November 3rd, 2017 § 0 comments § permalink


I first saw Arnold Lobel’s picture books in the late 1990’s, when my first daughter was little.  The first one I ran across was OWL AT HOME, a collection of five or six little stories about an owl.  I liked them a lot – at any rate enough to seek out other books by Lobel.


Eventually I found Arnold Lobel’s FABLES at the public library.  At first the FABLES mostly just seemed eccentric.  I liked them, I liked the pictures and the vibe and the clarity of the writing, and I could sense a great depth and energy and MUSICALITY about them, but it took me quite a while to appreciate their full potential.



Here I must digress to mention that I have a love/hate relationship with musical drama.  On the love side, I have some kind of idiot savant talent for the form.  I usually more-or-less automatically do the right thing as a dramatic composer.  I get right up into the NOW of the story, and I can do no wrong.


Musical theatre can be loads of FUN and oh so musical.


Unfortunately, with musical theatre the bad stuff can also be really really bad.  The worst of it leaves me feeling like I need a shower to wash the treacle away.


So though I knew I was good at musical drama, and I knew I needed to become a better  Composer (with a Capital C) in order to write a certain play about a certain eccentric lady poet with a favorite number 7.4, I wasn’t chomping at the bit to find something to write.  Also, the assumption when you come across something with theatrical promise is that somehow I will adapt this story for the theatre.  I will grok the essence and then flesh it out into a story told theatrically.


Not so with these FABLES.  They had musical promise, but not obvious theatrical promise.  I set them aside.


A few years later, back home in Ann Arbor, I picked them up at the library again.  By that time I had a second daughter – I spent the better part of a decade buried beneath little girls – and I found myself stretched pretty thin entertaining the two of them.  One day I sat down at the piano with a little girl and just started improvising music along with the text of the FABLES exactly as they were written – verbatim. 


They worked.  Not only did they work, they came alive in a way that I am convinced would have delighted their author.  It was raining musical soup.  Really good musical soup.  And so I continued to sit at the piano, often with a little girl, with my brand new mini disc recorder turned on Record to slurp it all up.


After a while I convinced myself that I should finish one of the FABLES, mainly out of sheer curiosity, although it also a kind of “proof of concept”.  The first one I tackled was “THE FROGS AT THE RAINBOW’S END”, both because of the promising start I already had on it and because of its cautionary Moral – The highest hopes may lead to the greatest disappointments.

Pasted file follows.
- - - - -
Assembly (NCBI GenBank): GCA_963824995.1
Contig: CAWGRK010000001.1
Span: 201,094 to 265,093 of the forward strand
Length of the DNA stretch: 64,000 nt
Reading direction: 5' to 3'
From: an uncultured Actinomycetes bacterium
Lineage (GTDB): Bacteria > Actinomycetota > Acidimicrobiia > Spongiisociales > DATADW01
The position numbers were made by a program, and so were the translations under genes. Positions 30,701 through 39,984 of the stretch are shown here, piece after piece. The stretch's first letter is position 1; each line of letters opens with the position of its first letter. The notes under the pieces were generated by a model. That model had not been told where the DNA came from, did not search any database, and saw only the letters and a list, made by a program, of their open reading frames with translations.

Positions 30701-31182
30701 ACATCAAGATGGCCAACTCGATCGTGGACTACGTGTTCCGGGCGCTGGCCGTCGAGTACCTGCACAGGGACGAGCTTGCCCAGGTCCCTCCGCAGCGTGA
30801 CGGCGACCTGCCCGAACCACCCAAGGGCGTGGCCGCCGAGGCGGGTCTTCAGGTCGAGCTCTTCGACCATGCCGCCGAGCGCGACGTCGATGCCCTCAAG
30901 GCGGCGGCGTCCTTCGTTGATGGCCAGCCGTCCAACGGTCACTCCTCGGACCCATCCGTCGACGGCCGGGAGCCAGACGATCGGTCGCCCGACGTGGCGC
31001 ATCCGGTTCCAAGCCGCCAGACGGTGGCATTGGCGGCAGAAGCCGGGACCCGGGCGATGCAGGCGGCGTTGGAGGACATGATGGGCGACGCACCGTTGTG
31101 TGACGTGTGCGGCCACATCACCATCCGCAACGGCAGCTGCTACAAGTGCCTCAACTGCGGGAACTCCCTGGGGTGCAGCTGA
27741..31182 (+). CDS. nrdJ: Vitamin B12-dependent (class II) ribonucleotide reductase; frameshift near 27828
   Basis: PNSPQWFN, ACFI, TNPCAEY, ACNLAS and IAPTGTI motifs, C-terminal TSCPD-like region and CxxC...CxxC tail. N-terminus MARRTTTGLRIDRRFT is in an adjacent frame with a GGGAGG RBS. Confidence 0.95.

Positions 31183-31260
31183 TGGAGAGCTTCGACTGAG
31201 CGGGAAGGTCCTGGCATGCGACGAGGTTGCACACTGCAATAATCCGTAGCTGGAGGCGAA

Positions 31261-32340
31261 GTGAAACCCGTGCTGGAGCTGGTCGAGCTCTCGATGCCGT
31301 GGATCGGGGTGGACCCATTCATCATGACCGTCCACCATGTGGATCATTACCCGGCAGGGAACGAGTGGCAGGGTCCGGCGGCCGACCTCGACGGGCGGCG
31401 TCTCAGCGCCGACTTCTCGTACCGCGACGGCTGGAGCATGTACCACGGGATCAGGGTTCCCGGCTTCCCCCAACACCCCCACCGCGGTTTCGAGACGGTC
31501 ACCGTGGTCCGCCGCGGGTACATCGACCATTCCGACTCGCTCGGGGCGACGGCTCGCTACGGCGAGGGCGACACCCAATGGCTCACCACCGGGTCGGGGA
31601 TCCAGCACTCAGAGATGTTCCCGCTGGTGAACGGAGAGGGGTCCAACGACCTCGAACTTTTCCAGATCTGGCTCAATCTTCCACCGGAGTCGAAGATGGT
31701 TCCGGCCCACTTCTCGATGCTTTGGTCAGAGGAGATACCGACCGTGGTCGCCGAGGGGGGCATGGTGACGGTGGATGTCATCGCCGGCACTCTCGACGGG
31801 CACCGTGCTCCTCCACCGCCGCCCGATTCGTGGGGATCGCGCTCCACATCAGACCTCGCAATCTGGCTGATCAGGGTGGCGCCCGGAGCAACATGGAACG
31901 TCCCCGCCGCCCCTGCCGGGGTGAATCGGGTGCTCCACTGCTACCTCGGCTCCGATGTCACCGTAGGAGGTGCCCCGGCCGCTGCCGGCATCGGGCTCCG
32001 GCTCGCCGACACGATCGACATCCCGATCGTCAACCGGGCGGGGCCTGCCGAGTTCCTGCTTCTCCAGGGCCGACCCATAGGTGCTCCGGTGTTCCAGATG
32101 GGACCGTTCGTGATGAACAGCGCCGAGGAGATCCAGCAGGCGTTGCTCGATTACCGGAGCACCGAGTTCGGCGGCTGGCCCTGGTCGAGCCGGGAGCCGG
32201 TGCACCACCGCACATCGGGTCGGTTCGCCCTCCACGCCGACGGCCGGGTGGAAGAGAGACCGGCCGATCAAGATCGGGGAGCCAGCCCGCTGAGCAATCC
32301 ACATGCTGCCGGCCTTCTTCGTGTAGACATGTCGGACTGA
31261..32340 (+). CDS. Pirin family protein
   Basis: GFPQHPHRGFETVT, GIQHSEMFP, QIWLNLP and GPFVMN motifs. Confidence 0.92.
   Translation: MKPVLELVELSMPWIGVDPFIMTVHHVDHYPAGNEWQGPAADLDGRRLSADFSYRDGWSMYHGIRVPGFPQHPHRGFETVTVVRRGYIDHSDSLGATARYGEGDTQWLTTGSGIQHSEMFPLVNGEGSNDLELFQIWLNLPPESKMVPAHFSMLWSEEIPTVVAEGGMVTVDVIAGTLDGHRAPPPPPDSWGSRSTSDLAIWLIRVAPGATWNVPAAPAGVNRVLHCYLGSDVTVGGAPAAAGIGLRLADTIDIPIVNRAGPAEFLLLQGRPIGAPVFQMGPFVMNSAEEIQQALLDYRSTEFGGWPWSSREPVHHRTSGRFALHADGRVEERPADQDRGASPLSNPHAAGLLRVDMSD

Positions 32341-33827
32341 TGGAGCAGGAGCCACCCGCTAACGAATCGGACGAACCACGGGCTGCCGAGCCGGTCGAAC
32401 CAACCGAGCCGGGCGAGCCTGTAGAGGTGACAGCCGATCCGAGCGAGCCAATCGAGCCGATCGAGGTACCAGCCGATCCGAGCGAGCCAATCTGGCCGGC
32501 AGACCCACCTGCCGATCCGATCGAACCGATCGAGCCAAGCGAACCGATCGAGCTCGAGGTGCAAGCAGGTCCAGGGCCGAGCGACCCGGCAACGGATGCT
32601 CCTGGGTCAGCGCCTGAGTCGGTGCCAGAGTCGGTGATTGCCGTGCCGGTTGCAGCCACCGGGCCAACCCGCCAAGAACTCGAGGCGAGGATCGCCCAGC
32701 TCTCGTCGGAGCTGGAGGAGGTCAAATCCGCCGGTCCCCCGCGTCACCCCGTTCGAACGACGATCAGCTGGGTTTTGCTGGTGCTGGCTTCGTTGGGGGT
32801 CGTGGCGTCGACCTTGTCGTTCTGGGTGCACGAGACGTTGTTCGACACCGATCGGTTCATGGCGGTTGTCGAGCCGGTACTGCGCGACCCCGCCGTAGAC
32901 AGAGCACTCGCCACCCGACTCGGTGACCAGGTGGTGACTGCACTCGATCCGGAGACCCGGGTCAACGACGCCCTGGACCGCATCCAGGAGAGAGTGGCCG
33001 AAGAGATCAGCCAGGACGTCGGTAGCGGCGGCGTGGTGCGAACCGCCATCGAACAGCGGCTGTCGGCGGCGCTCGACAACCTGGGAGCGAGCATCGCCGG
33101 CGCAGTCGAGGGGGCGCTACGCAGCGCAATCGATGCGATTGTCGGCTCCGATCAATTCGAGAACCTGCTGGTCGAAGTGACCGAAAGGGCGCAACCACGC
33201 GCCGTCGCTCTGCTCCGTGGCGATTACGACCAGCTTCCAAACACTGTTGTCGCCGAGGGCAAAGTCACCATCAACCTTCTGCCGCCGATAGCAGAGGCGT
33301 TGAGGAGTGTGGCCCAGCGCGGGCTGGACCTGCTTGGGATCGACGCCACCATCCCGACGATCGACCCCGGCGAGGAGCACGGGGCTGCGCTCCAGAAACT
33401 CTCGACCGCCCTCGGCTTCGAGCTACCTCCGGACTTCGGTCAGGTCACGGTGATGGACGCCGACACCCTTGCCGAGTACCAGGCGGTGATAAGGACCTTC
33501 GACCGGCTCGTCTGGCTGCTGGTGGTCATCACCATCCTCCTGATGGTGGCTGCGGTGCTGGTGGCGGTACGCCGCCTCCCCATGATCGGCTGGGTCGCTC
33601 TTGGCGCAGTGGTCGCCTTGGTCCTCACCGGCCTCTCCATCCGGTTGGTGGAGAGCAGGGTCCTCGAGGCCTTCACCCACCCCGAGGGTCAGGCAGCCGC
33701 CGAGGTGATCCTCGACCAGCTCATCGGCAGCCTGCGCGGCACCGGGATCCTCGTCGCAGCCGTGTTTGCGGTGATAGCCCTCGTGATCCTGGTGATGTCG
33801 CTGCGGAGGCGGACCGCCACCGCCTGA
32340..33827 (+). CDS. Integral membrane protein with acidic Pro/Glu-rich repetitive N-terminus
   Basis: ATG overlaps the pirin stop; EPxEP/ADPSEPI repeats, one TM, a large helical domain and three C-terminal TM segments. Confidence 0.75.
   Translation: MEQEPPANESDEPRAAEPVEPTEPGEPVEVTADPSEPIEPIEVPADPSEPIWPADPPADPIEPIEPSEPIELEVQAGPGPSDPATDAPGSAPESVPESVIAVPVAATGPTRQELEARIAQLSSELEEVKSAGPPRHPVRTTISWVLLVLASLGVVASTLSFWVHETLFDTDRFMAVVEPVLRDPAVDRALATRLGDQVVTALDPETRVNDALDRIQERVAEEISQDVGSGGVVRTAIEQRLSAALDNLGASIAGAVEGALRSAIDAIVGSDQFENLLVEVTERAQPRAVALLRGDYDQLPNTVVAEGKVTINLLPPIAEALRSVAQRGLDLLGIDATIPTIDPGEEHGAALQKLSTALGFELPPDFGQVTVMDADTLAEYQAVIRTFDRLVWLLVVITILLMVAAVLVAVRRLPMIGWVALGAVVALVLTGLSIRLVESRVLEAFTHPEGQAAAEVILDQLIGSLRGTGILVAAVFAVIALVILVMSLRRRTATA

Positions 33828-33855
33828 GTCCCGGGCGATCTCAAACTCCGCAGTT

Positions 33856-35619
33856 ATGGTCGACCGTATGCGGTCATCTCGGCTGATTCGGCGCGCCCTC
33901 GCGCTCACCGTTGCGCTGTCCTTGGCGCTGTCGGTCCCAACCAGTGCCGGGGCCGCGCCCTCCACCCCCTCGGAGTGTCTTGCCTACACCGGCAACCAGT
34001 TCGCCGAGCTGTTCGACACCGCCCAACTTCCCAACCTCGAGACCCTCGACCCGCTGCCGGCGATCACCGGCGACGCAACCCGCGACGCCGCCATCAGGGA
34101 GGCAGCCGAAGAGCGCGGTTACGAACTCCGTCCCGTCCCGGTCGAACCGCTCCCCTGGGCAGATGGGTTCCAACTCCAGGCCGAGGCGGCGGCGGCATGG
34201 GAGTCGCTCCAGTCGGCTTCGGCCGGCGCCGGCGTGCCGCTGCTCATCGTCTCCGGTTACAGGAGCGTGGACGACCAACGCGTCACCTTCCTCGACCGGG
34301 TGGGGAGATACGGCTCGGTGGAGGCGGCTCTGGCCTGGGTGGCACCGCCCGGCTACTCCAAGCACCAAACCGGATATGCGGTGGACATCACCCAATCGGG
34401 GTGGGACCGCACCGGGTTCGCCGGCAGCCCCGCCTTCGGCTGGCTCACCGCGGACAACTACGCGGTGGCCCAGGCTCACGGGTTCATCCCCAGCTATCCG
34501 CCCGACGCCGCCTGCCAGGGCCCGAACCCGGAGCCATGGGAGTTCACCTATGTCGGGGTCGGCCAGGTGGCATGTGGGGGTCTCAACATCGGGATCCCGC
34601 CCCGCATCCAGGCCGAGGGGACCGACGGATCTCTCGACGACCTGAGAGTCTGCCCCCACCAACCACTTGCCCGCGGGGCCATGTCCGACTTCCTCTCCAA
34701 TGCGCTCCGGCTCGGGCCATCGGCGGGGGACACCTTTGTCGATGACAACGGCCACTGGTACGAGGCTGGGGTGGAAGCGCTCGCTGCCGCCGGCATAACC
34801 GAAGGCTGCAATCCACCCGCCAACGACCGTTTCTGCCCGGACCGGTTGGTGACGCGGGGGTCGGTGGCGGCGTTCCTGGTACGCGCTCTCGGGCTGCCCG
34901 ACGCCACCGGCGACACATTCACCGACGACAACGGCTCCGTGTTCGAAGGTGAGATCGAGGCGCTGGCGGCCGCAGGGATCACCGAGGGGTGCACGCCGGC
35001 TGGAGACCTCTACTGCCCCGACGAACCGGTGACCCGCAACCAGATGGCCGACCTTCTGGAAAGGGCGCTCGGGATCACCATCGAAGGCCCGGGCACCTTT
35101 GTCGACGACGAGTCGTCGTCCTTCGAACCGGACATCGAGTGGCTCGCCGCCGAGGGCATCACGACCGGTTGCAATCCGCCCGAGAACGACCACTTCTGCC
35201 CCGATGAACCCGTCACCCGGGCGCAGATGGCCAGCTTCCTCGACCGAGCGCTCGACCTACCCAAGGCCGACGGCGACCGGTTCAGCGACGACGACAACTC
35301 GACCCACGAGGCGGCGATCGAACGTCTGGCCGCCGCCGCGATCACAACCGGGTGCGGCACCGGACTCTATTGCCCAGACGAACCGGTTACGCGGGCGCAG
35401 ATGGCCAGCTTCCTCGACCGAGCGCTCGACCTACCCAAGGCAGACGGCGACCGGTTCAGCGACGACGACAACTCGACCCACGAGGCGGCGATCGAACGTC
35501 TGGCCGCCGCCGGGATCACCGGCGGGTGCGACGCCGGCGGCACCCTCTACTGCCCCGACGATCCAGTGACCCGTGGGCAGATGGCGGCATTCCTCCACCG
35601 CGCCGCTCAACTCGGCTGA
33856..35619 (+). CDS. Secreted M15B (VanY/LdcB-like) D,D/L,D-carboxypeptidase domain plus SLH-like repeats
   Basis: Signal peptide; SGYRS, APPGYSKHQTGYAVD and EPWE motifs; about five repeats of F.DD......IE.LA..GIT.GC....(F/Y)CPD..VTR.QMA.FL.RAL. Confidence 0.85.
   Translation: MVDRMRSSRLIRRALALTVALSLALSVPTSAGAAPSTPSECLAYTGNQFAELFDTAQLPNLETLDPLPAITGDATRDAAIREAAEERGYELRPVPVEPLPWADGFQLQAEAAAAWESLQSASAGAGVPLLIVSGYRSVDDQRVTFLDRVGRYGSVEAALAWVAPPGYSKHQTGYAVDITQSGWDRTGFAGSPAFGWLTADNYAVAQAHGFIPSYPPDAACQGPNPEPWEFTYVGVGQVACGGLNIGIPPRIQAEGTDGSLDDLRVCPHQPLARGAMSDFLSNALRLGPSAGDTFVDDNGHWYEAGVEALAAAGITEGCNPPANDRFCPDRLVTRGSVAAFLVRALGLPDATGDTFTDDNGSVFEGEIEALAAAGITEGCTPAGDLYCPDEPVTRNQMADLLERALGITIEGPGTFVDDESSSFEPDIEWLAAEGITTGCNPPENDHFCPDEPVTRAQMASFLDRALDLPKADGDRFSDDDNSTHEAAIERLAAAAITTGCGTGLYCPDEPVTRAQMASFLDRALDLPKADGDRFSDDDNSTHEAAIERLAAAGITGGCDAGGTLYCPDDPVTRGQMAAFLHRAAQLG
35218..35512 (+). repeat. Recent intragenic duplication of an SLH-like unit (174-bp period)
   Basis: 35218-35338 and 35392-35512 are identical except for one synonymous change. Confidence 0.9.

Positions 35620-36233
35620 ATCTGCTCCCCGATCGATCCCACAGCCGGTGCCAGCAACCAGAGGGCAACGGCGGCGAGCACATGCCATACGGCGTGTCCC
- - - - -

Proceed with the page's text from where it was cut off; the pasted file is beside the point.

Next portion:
And I do have high hopes for my musical settings of Arnold Lobel’s settings.  I’ve written music for all twenty of them.  They are delightful, and in a sane universe they will be shared with the world in all their glory.  Let this post be a first gesture towards the realization of my high hopes.


I present to you my second pass at THE FROGS AT THE RAINBOW’S END, recorded on a 4-track cassette machine probably in 2003 or so.  Enjoy…


Turn It Up!

November 1st, 2017 § 0 comments § permalink


I’ve written a musical play called “7.4 ROCKS!!!”  It’s real.  Two acts.  Lots of music, lots of songs.  FUN!!!  It hasn’t been produced yet, but it will be.

One of the reasons for my confidence in 7.4 ROCKS!!! is the sheer energy and TRUTH that flow through the song I’m sharing today, Turn It Up!





Turn It Up! is sung by the show’s hero, Reggie Spinkler, an aging Program Director at a Classic Rock radio station circa 1991. Let me share my show’s premise:

7.4 ROCKS!!!


Back in the day, when Reggie Spinkler was a disc jockey at 7.4 WHYTZ, rock ‘n’ roll radio was heaven on earth, every night’s show a unique home town event in the Tri-State Area. But then Reggie’s home town radio station at 7.4 was purchased by Bellicose Breweries CEO Byron Bel Canto…“We’re Here to Sell Beer”…and just like 262 other stations owned and programmed by Bel Canto’s Bellicorp, Reggie’s home at 7.4 WSTPD became just another cookie cutter franchise.

Now that rock ‘n’ roll radio at 7.4 is a homogenized mockery of its former transcendent self, program director Reggie Spinkler punches the clock and prays for the weekend, all the while doing the bidding of his Corporate Overlords.

Then one day local poet Mildred Maloney begins broadcasting from her living room on pirate radio station 7.4 WMILD, sharing her poems with all her Tri-State neighbors – and interfering with WSTPD’s signal.

Call the FCC!!! Shut her down!!! NOW!!!

As battle lines are drawn, erased, and drawn yet again, Reggie begins to see in Mildred a way back to his first passion – unique and fresh home town rock ‘n’ roll radio. Can Reggie stand up to his Corporate Overlords in support of Mildred and find redemption?  

I’ll be sharing more from 7.4 ROCKS!!! in coming posts.


Here’s a link to Turn It Up! on Soundcloud  (by the way, that’s Richard “Radio King” Dishman on drums):

On the Library Lot

April 10th, 2011 § 0 comments § permalink


Time to weigh in on this one. What do we want on the “library lot” here in Ann Arbor. It seems self-evident that we need a public social space for Ann Arbor residents. OK. Let’s think about it. How do we get there? » Read the rest of this entry «

A Zillion Theatrical Volts